Five things worth sharing from the last week or so, brought to you by a different member of the Browser Media team every Friday.
This week’s My Five is by Ali.
1. Japanese manga cartoon in Facebook racism row
So a bit of a serious one to start with but manga cartoonist, Toshiko Hasumi, started a social media outpouring after posting this character, created to look like a six year old Syrian refugee, on Facebook.
The wording reads,
“I want to live a safe and clean life, eat gourmet food, go out, wear pretty things, and live a luxurious life… all at the expense of someone else. I have an idea. I’ll become a refugee.”
Following criticism from various pressure groups and online petitions, she has now taken the offending picture down but still claims it makes a valid point. Facebook itself received pressure to remove the image but it said that the picture didn’t violate community rules.
2. New Facebook buttons revealed
The announcement of an unlike button on Facebook was met with some trepidation but yesterday the company announced a series of emoji, designed to allow users to convey more emotions than before. The iconic thumbs up Like will still exist but it will be joined by love, laughing and four others. Like – a lot!
3. Standard cameras ditched for iPhones at Swiss TV station
Swiss TV station, Léman Bleu has switched using standard television cameras for iPhones according to recent reports. The move will enable the station to be both more responsive and to save money The station only airs for a few hours a day so reporters will be able to create more content for a digital audience this way too. Other Scandinavian stations have apparently made this move too but US Charlotte’s Fox46 reverted back due to quality issues.
4. Don’t give up on Rel=Author just yet
Back in August last year, Google announced that it was stopping showing authorship results in Google Search and would no longer be tracking data from content using rel=author markup. For the uninitiated, authorship is a way to link your content to your Google+ profile, or the more cynical might say, a way of Google promoting it’s own social platform. One of the benefits of rel=author tag was that it conveyed trust as it helped users determine which results were authentic, which in turn improved click through rates.
Either way, it was pulled mid 2015 so those little head and shoulders shots of authors that previously showed up in SERPS disappeared. However, the SEO rumour mill is suggesting that if more webmasters were using authorship then Google may decide to use it again in the future. The search giant advised us not to remove author mark up just yet. A case of watch this space…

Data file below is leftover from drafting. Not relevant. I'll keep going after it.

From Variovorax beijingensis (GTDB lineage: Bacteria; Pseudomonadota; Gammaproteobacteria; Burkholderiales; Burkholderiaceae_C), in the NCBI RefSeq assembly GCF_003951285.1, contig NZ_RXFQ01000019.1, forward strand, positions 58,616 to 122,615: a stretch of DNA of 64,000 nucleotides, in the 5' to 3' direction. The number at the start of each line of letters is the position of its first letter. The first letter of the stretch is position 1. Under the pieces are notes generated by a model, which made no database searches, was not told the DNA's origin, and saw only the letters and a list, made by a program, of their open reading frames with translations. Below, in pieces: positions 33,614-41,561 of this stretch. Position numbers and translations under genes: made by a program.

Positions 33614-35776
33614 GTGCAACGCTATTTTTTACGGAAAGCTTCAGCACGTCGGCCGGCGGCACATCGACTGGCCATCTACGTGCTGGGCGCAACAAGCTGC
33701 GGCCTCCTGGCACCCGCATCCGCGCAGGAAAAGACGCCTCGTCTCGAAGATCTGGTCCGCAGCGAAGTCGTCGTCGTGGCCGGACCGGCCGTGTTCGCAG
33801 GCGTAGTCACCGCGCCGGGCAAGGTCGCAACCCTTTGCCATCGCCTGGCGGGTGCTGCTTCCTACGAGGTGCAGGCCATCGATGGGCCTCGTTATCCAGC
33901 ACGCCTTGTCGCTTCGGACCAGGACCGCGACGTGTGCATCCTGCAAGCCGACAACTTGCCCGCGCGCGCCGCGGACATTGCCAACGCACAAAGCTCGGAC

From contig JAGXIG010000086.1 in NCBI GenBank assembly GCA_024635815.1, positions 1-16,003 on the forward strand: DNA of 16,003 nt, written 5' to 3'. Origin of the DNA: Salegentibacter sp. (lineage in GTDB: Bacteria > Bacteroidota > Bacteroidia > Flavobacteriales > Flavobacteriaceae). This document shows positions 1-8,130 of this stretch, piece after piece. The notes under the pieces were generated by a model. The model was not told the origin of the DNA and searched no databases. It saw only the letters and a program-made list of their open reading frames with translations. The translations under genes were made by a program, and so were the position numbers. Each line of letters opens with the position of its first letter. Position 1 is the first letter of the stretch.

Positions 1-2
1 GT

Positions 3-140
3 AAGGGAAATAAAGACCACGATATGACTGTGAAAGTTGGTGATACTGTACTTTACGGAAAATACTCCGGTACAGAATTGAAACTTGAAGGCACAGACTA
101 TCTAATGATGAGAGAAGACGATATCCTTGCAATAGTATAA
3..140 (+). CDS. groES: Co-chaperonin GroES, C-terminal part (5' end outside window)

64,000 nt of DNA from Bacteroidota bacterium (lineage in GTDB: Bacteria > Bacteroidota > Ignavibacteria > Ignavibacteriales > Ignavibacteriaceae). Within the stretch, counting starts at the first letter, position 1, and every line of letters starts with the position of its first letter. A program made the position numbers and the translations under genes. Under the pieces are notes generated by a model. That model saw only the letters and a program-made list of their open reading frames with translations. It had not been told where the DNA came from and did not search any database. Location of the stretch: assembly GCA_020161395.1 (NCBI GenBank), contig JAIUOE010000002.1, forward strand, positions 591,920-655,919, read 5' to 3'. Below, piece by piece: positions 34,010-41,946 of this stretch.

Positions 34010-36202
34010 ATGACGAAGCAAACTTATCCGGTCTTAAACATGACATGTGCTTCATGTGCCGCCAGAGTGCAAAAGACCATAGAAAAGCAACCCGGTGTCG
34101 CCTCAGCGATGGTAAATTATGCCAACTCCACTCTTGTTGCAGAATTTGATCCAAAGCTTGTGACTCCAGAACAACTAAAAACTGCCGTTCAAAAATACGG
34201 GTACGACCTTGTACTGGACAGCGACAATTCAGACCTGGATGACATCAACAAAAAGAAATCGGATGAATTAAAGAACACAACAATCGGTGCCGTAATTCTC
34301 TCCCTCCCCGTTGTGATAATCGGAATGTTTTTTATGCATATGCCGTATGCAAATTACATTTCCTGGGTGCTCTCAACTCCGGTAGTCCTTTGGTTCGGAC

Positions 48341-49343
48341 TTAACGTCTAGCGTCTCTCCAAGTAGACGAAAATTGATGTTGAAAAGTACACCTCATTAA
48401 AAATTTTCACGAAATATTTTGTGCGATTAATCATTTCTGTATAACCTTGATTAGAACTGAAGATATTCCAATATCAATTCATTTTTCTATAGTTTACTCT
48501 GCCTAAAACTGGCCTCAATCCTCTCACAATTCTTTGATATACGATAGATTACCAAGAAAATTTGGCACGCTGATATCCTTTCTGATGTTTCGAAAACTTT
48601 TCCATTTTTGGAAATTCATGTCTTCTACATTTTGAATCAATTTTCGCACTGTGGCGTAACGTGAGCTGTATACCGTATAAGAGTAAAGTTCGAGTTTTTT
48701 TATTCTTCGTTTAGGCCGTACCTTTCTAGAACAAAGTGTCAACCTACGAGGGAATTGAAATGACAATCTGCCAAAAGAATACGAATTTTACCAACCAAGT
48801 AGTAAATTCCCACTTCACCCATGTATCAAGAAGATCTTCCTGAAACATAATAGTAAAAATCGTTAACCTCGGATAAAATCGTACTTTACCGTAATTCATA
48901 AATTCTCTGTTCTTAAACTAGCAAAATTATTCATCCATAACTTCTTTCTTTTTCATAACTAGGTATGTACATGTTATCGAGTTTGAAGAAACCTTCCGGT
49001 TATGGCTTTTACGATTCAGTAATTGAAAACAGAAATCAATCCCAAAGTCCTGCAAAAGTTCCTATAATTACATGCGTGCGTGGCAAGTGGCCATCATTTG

5. An American tourist’s observations about England
The web loves a good list and Scott Waters was unintentionally thrust into the media spotlight this week with his hilarious list of observations of our little island and its inhabitants. My favourites are ‘Scotland, Wales, Ireland and Cornwall really are different countries’ and ‘Cake is one of the major food groups’. Here’s the full list courtesy of BuzzFeed:
I was in England again a few weeks ago, mostly in small towns, but here’s some of what I learned:
- Almost everyone is very polite
- The food is generally outstanding
- There are no guns
- There are too many narrow stairs
- Everything is just a little bit different
- The pubs close too early
- The reason they drive on the left is because all their cars are built backwards
- Pubs are not bars, they are community living rooms.
- You’d better like peas, potatoes and sausage
- Refrigerators and washing machines are very small
- Everything is generally older, smaller and shorter
- People don’t seem to be afraid of their neighbors or the government
- Their paper money makes sense, the coins don’t
- Everyone has a washing machine but driers are rare
- Hot and cold water faucets. Remember them?
- Pants are called “trousers”, underwear are “pants” and sweaters are “jumpers”
- The bathroom light is a string hanging from the ceiling
- “Fanny” is a naughty word, as is “shag”
- All the signs are well designed with beautiful typography and written in full sentences with proper grammar.
- There’s no dress code
- Doors close by themselves, but they don’t always open
- They eat with their forks upside down